AS THE BAMBOOS SWAY | The Betan Paddle

By RUDY D. LIPORADA
www.nordis.net

Five decades or so ago, a bunch of teens dedicated themselves to a bind – beyond blood, beyond ideologies – with just brotherhood and sisterhood obsessed in their minds. They shared laughter, they shared pains, they shared a mainstream time that was also embroiled in political turmoil and hallucinogens in the time of Aquarius. Beyond all, their lives were entwined with a kind of love, a love they never knew would last beyond then to the present time. From those decades or so ago, they went their separate ways to fulfill their niches in society, bound to the greater humanity they pledged to serve but through those years, their hearts and minds go back to their kind of love for their youthful bind with a fraternity and sorority known as the Beta Gamma Phi.

For endearment, they simply call themselves Betans.

And Betans, after five decades, rekindled their kind of love where they rooted from – The University of the Philippines Baguio and reiterated their pledge that “Once a Betan, always a Betan” though they might have come from Saint Louis University, University of Baguio, the Baguio Colleges, now University of the Cordilleras, or other academic institutions. As Betans their voices rang that the brotherhood and sisterhood will never die or in the Ilocano word expressed by Sister Lydia Limpin Dacanay – “Ipatay.”

In the opening program of the February 2-3, 2019 reunion, Brother Pat Gonzalez also reiterated why and how such love developed. Raising the Fraternity and Sorority Paddle which has survived the decades under the care of Chancellor Matt Dacanay, Pat reminded everyone of the significance of the Paddle. Once, perceived as just a piece of wood that was feared by neophytes as masters whacked candidates’ behinds, during the reunion, it evolved to be a compass that helped guide every Betan’s life.

Pat said “this paddle did not spare anyone’s behind. It has whacked everyone” who wanted to be worthy to become a member of the Beta Gamma Phi, rich or poor, belonging to any belief, ideology, or what not. “It has made all of us equal.” When applied, everyone was then made to ‘assume’ (standing with spread feet and bent knees, a neophyte is made to cover with his/her hands his/her genitals to ward off any accidents when masters whack him/her with all their might) and the whacking could be continuous with the neophyte screaming “I love the Beta Gamma Phi, some more, master.” Tears from the neophyte is an ordinary flow and is expected. Typical exchanged also involves the master goading the neophyte to quit for him to avoid more pain. While there are those who quit, majority screamed “No, master. I am not quitting, master.” The master only stops when convinced that the neophyte is ready to give all for the Betans. And whacking can happen anywhere, anytime when neophytes cross paths with any master.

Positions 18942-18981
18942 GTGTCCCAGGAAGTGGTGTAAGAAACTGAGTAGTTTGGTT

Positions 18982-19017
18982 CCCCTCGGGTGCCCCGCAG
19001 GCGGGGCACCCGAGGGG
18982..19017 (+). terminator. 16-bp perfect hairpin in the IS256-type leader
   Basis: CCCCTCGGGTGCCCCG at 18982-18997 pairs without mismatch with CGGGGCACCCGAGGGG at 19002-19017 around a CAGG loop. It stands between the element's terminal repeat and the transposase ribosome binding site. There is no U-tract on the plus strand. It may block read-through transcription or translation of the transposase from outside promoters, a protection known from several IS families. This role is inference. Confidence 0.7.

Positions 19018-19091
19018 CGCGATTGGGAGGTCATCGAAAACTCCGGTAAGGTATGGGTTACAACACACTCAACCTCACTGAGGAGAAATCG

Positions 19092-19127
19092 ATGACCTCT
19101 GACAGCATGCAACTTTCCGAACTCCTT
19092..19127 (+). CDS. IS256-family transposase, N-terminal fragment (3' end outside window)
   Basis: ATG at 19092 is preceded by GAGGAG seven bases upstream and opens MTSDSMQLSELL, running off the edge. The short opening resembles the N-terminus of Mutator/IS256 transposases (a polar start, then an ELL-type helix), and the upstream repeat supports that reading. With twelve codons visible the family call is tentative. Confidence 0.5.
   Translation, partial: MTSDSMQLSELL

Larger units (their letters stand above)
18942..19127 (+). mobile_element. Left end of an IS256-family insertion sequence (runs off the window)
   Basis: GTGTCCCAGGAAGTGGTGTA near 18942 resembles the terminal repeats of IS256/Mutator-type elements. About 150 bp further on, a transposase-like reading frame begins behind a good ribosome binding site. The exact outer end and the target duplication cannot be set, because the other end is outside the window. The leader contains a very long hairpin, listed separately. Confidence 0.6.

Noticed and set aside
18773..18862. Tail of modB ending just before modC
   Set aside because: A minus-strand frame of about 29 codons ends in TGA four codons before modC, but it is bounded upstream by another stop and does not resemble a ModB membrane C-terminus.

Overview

“The pain,” continuous Pat, “inflicted with this paddle led us to endure any challenge that we met as we sailed through life even without us knowing it. Most importantly, it taught us, when we set goals on any endeavor, never to quit.”

It should be noted that neophytes also underwent other trials in the hands and whims of masters – too many angles that could be mentioned here. Suffice to say that they ranged from asking neophytes to fetch masters’ girlfriends and doing research for the masters.

To remind each other of the pledge they have made in the past, the Betan reunionists undertook a ceremonial paddling. One by one, each Betan brod and sis took a slight whacking while saying, “Once a Betan, always a Betan.” Scholars of the fraternity and sorority also took ceremonial whacking to induct them as new members of the Betans.

Executed by Brother Randy Selga with donations from brods and sisters and administered by Matt and Lydia Dacanay, the Betans had helped scholars graduate as Cum and Summa Cum Laudes with grades ranging from 1.2 to 1.5 within the UP-rating systems. The soul concept of the scholarship program was outlined by late Brother Cesar Liporada based on a vision of late Brother Glen Baquiran.

The two-day program of the reunion included a visit to the University of the Philippines Baguio where the Betans were awestruck with how the campus has grown over the decades; lunch at Rose Bowl and a dinner dance on the first day. The reunion was capped with a bonfire on the second day which was emotionally charged with open mike singing of mostly songs of yesteryears. After all, most of the Betans are now in their middle sixties.

Established in the late 1960s, recruitment of new Betans stopped years shortly after deposed President Ferdinand Marcos declared martial law in September 1972.

It is hoped that the Beta Gamma Phi will reestablish itself with the new members, the scholars, carrying on with the fire. A call for another reunion was also expressed during the closing ceremonies. The vote was in two years.

This could happen, as to reiterate, the paddle helped the Betans pursue goals and never to quit. # nordis.net

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